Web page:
In November 2011, a trial excavation was conducted at the Wadi ‘Illin antiquities site (Permit No. A-6352; map ref. 20079/62469) after wall remains were discovered during an archaeology inspection prior to construction. The excavation, undertaken on behalf of the Israel Antiquities Authority and financed by the Israel National Roads Company, Ltd., was directed by R. Greenwald, with assistance from N. Nahama (administration), S. Elbas (preliminary inspections and area preparation), M. Kunin (surveying and drafting) and A. Peretz (field photography).
Area A. Two walls (W10, W12; Figs. 3, 4) were exposed, built one atop the other in an east–west direction. Wall 12 (width c. 2.5 m) was made of two rows of roughly hewn stones and more massive stones on its eastern side. The wall’s core consisted of a layer of large fieldstones superposed by a layer of smaller stones; its top was covered with a layer of river pebbles. Wall 10 (length 5.5 m, width 0.8 m, max. height 0.6 m) was built of a row of large, roughly hewn stones on the northern side and a row of smaller stones on the southern side. It was constructed above W12, its eastern part placed directly on top of the layer of pebbles, while its western part was set on a layer of soil that separated the walls.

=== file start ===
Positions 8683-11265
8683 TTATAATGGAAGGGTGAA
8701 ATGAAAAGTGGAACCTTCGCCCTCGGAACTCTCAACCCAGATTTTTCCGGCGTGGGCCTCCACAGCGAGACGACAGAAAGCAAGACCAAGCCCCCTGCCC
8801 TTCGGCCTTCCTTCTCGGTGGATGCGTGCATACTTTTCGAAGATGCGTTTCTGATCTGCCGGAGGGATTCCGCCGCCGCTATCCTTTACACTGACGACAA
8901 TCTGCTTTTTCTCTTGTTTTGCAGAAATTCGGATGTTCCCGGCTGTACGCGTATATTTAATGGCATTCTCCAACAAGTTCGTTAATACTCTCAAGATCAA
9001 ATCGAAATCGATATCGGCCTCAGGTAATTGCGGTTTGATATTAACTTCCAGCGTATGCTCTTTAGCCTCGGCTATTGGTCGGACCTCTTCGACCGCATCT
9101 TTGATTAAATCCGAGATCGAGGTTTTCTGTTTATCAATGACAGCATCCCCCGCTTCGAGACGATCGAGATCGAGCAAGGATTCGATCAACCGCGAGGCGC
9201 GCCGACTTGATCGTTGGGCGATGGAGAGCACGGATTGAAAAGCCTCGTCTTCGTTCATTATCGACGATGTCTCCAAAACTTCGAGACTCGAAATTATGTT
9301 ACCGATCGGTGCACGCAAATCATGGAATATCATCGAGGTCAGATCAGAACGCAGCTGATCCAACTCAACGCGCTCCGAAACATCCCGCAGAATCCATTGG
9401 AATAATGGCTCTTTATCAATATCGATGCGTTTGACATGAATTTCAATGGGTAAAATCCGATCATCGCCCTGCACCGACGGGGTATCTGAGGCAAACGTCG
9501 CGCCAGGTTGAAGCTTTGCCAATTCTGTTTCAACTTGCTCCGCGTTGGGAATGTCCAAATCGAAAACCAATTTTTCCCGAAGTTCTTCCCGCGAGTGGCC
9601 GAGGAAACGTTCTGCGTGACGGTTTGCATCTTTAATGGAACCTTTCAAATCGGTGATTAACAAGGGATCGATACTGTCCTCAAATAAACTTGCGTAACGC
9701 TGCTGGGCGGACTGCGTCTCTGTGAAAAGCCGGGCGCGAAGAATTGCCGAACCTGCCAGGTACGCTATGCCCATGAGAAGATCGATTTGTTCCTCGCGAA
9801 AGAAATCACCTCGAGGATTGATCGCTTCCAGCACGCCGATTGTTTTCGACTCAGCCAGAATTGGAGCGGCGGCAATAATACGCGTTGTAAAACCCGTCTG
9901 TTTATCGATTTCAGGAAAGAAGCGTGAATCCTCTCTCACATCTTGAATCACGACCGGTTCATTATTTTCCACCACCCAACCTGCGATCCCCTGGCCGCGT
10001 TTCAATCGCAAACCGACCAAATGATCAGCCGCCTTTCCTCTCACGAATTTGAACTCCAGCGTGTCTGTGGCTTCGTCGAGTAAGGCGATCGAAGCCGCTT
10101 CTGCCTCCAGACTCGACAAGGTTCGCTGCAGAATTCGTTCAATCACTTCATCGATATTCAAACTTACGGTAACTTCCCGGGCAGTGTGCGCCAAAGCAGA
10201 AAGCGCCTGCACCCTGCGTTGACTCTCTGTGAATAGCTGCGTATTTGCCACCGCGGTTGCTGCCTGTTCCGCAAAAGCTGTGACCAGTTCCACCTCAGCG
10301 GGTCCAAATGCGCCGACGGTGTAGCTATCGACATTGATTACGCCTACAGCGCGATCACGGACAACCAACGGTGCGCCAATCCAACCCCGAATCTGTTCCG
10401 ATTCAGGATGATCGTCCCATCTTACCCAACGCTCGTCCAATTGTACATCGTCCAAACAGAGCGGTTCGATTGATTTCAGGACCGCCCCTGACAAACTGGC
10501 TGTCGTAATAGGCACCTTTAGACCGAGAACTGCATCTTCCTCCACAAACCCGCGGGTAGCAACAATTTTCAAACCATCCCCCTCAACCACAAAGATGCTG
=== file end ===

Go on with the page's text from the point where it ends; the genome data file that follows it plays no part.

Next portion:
Area B. A wall (W11; Fig. 5) built of one row of stones aligned in an east–west direction was exposed. The eastern side of the wall was preserved to a height of 1.22 m, the western side, to a height of c. 0.92 m. The wall inclined to the south.
Wall 12 was used as a dam to contain or regulate the flow of water in the stream. Wall 10, built in a later phase, likewise served as a dam. Wall 11 was probably a retaining wall for a farming terrace, located to its south. The walls could not be dated.